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Sökning: WFRF:(Fogelström Elsa)

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1.
  • Dahlberg, C. Johan, 1978-, et al. (författare)
  • Population differentiation in timing of development in a forest herb associated with local climate and canopy closure
  • Annan publikation (övrigt vetenskapligt)abstract
    • Our knowledge of how plant seasonal development is related to local versus larger-scale environmental variation is limited. We investigated differentiation in the timing of vegetative and reproductive development among populations of the forest herb Lathyrus vernus over different spatial scales. We predicted earlier development and shorter development time for populations from a colder, northern region compared to populations from a warmer, southern region. Also, we predicted earlier and shorter development within regions to be associated with colder temperatures and higher proportions of deciduous trees at their sites of origin. Lastly, we predicted that earlier flowering is strongly correlated with earlier start of development. To examine these predictions, we conducted a common garden study, and compared the development of 10 northern and 10 southern Swedish L. vernus populations. Start of development, development time and start of flowering did not differ between populations from the two regions in contrast to our prediction. Within the southern region, start of flowering was earlier in populations from colder sites, while start of development was earlier with colder temperatures within the northern region. Start of flowering occurred earlier in southern populations from sites with higher proportion of deciduous trees. Thus, the prediction for the timing of development within regions was partly confirmed. However, vegetative and reproductive development was not simultaneously influenced by temperature and proportion of deciduous trees within regions, possibly due to the negative correlation between vegetative growth and development time. This implies that earlier start of development or shorter development time not necessarily correspond to earlier start of flowering or vice versa. Overall, the results suggest that smaller scale effects within region, such as temperature and interspecific competition for light, was more important for the timing of development than the larger scale gradients between regions. Lastly, the population differentiation across gradients of temperature and proportion of deciduous trees implies that populations may adapt to long-term changes in light or climatic conditions, and differ in their short-term response to climate change.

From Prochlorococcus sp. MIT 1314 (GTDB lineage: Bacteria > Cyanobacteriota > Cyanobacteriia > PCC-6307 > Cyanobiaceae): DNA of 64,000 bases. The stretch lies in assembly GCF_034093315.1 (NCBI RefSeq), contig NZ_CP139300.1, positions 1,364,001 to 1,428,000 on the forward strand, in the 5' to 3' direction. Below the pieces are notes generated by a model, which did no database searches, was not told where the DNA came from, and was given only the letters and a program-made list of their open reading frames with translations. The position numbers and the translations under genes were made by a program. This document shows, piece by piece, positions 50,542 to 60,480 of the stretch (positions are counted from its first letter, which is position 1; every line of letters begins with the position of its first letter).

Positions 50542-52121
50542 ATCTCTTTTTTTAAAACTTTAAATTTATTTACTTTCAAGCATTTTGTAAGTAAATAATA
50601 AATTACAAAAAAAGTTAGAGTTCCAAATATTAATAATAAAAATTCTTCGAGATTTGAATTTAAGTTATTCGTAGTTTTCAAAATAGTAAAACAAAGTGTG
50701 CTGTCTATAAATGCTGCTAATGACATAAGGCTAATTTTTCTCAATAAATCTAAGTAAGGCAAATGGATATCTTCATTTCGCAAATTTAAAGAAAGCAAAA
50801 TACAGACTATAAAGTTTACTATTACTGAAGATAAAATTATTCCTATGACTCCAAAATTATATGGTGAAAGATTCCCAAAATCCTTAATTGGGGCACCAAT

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3.
  • Fogelström, Elsa, et al. (författare)
  • Phenotypic but not genotypic selection for earlier flowering in a perennial herb
  • 2019
  • Ingår i: Journal of Ecology. - 0022-0477 .- 1365-2745. ; 107:6, s. 2650-2659